With National Reconciliation Week running from today until June 3, young people around Perth say there needs to be a public holiday to recognise Indigenous Australians.
Inkwire spoke to students from the University of Western Australia, Challenger Institute of Technology and Comet Bay Primary School, many of whom said that Indigenous Australians deserved more recognition.
There is no public holiday that acknowledges the contribution of Australia’s first peoples, whose 500-plus nations share the distinction of having the oldest continuous human cultures on Planet Earth.
The students said that a day for Indigenous people would be far more respected than most public holidays which are quite often taken for granted.
There are many days devoted to Aboriginal culture, remembrance and celebration. But the vast majority of non-Indigenous Australians are neither part of nor aware of these.
Jim Maher, an Aboriginal elder and former member of the Swan Indigenous Reference Group, said there was no public holiday because there is no recognition of Indigenous people in the Australian Constitution and they are regarded as a minority group.
Mr Maher said such a day would help unite Indigenous and Non-Indigenous Australians in stepping toward a more respectful country.
Challenger student Jade Jardine, a member of Perth’s Noongar community, said it was not fair Australia had so many public holidays yet none for the original owners of the land.
“It would be nice for there to be a day where Indigenous culture takes over the country and everyone can learn from and enjoy it,” she said.
Two of Australia’s most revered public holidays are ANZAC Day and Australia Day. Each year, on January 26, Australia Day commemorates the day British settlers (or invaders, depending on which side of the geopolitical fence you stand) first landed at Port Jackson in 1788.
Braydon Graham is an engineering student at UWA. Mr Graham’s mother is a Noongar woman and his father is a Ngadju man from Western Australia’s Goldfields.
Mr Graham said that when much of Australia gets together to celebrate Australia Day, the sacrifice of the Aboriginal people is usually forgotten.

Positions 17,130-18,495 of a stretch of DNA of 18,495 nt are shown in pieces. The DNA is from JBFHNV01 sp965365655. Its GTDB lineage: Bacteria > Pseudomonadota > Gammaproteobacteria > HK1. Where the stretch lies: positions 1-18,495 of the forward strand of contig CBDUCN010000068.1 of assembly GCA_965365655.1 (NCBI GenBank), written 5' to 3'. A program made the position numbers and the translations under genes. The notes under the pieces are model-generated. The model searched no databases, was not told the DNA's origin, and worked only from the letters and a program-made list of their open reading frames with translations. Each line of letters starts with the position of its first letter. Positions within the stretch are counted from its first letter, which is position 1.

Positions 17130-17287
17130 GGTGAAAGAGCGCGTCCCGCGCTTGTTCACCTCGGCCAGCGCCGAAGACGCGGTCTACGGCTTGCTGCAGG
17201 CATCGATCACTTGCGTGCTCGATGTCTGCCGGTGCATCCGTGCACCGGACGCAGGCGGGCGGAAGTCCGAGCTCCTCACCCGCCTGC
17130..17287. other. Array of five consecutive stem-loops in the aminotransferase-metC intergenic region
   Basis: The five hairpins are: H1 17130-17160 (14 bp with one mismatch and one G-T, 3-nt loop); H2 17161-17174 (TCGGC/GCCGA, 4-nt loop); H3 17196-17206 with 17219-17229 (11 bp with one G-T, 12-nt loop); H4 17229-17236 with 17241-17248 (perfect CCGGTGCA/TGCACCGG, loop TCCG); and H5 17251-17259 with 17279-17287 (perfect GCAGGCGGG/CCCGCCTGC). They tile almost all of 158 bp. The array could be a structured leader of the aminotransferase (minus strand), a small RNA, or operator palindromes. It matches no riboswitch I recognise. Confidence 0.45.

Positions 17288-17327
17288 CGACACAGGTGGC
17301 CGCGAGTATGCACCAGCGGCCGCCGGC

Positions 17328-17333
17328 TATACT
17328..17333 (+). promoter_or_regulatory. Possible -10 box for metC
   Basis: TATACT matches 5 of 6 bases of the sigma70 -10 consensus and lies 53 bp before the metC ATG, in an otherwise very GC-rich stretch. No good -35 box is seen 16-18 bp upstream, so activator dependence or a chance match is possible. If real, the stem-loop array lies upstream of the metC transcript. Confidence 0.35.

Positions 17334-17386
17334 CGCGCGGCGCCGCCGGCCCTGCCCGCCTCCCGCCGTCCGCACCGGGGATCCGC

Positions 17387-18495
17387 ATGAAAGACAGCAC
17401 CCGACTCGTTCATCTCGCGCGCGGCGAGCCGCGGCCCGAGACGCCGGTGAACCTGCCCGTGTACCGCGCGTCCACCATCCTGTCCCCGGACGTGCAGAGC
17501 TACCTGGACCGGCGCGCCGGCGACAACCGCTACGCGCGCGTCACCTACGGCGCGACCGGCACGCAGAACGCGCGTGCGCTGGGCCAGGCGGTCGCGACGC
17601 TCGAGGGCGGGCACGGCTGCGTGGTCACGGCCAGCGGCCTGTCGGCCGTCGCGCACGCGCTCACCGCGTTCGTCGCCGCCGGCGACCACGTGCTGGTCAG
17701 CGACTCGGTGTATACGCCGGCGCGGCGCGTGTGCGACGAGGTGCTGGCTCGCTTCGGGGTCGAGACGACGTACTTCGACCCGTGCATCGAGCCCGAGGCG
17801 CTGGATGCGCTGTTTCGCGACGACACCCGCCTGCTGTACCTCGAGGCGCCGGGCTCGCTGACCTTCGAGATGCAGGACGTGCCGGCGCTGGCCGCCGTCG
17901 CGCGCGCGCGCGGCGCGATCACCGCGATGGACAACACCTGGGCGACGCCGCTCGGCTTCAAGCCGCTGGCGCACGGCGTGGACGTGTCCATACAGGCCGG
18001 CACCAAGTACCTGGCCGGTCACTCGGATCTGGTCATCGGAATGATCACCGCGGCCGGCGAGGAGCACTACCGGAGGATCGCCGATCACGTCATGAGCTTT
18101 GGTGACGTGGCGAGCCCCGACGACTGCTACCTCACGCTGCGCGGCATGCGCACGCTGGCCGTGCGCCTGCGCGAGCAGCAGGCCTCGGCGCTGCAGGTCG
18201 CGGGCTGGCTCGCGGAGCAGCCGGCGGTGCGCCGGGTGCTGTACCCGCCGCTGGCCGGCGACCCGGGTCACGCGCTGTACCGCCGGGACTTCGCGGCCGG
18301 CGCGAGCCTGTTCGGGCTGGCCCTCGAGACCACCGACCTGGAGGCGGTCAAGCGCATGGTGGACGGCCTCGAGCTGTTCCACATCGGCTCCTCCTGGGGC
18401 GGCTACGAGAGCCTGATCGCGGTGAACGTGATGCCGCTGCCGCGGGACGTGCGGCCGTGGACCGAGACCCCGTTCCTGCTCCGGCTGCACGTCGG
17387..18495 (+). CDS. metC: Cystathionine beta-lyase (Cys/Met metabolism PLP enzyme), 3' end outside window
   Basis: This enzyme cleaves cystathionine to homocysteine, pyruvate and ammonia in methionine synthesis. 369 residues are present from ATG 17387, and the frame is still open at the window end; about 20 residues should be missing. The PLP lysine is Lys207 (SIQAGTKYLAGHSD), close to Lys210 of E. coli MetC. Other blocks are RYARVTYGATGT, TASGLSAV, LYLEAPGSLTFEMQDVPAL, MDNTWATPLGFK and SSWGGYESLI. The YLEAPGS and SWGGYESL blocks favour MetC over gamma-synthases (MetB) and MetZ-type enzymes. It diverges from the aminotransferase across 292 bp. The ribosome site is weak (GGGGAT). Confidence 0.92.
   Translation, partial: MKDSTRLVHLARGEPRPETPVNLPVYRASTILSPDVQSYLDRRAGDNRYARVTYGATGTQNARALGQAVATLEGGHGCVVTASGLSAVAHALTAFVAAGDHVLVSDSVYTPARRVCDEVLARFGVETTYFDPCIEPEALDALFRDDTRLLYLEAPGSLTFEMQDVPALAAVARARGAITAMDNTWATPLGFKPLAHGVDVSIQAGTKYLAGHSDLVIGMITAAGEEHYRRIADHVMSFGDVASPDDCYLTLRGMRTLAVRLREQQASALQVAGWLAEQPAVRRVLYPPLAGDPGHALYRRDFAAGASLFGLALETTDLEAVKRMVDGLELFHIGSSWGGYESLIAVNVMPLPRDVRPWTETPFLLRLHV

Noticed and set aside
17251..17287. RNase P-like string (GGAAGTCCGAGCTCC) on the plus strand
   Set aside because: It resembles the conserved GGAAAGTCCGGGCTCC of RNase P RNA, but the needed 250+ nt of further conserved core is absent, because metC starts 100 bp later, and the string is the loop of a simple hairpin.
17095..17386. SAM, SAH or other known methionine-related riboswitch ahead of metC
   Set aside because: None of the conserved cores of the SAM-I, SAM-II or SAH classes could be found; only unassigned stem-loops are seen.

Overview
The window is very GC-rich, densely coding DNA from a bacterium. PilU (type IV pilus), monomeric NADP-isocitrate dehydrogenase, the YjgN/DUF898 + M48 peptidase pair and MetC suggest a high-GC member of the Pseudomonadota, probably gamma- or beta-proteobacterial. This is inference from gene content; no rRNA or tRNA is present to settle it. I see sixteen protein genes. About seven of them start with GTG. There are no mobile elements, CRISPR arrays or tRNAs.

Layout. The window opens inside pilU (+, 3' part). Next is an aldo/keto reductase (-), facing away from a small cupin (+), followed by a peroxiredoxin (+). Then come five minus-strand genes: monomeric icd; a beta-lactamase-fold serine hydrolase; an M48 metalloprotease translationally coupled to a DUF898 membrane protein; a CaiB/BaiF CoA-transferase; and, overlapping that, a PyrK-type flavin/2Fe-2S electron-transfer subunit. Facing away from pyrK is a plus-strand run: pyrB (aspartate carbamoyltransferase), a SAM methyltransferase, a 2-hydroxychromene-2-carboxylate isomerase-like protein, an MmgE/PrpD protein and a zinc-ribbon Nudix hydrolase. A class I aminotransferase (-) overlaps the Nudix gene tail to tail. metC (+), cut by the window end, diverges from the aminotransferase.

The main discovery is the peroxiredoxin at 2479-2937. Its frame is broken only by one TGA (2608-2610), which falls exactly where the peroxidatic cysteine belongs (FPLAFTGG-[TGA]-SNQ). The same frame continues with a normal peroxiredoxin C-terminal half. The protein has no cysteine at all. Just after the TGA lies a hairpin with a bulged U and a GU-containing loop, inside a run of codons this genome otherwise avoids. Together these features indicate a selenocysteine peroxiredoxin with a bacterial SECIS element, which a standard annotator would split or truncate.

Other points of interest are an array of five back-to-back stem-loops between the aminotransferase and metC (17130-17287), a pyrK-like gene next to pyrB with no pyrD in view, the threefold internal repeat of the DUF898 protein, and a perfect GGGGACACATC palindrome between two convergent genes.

“Australia day for us is full of mixed emotions,” he explained.
“We look at it as either Invasion Day or Survival Day.
“It’s a day where we feel angry that white men barged in and tried to force people to reject their Aboriginality and a day to commend our ancestors who fought to keep our race and culture from being completely wiped out.”
Mr Graham and his family attend many Indigenous events throughout the year including National Aboriginal and Islander Day Observance Committee week in July and the annual National Sorry Day which was observed yesterday.
He said he hoped a public holiday would be introduced so Australia might learn about the history and traditions of Aboriginal culture and build relationships to see a better future together.
“We have ANZAC Day to remember those who fought for our country,” he said.
“However, very little appreciation is given to the Indigenous people who volunteered to serve.
“It is important for us as a nation to remember the lost Aborigines and the sacrifices they have made.”
Year Seven students of Comet Bay Primary School in Perth’s southern suburbs have been learning about Australian history for a semester now.
Connor Siekman, 11, said Australia should have a minute silence specifically for Aboriginal people who lost their lives in wars protecting a nation they had virtually no rights in.
Marches, fashion parades, bonfires, storytelling, singing and dancing were the main performances the primary school students said they would love to see organised for the public. The students also suggested cooking classes, art lessons and music lessons to allow for Indigenous and non-Indigenous people to get together.
“They were so unfairly treated, their families separated unexpectedly and the whites tried to wipe their race out,” student Ken Trujo said.
“The least we can do is give up a day to pay our respects and show Indigenous [people] they deserve a place on the calendar.”
Photography: Amy Fairhead
Categories: Indigenous affairs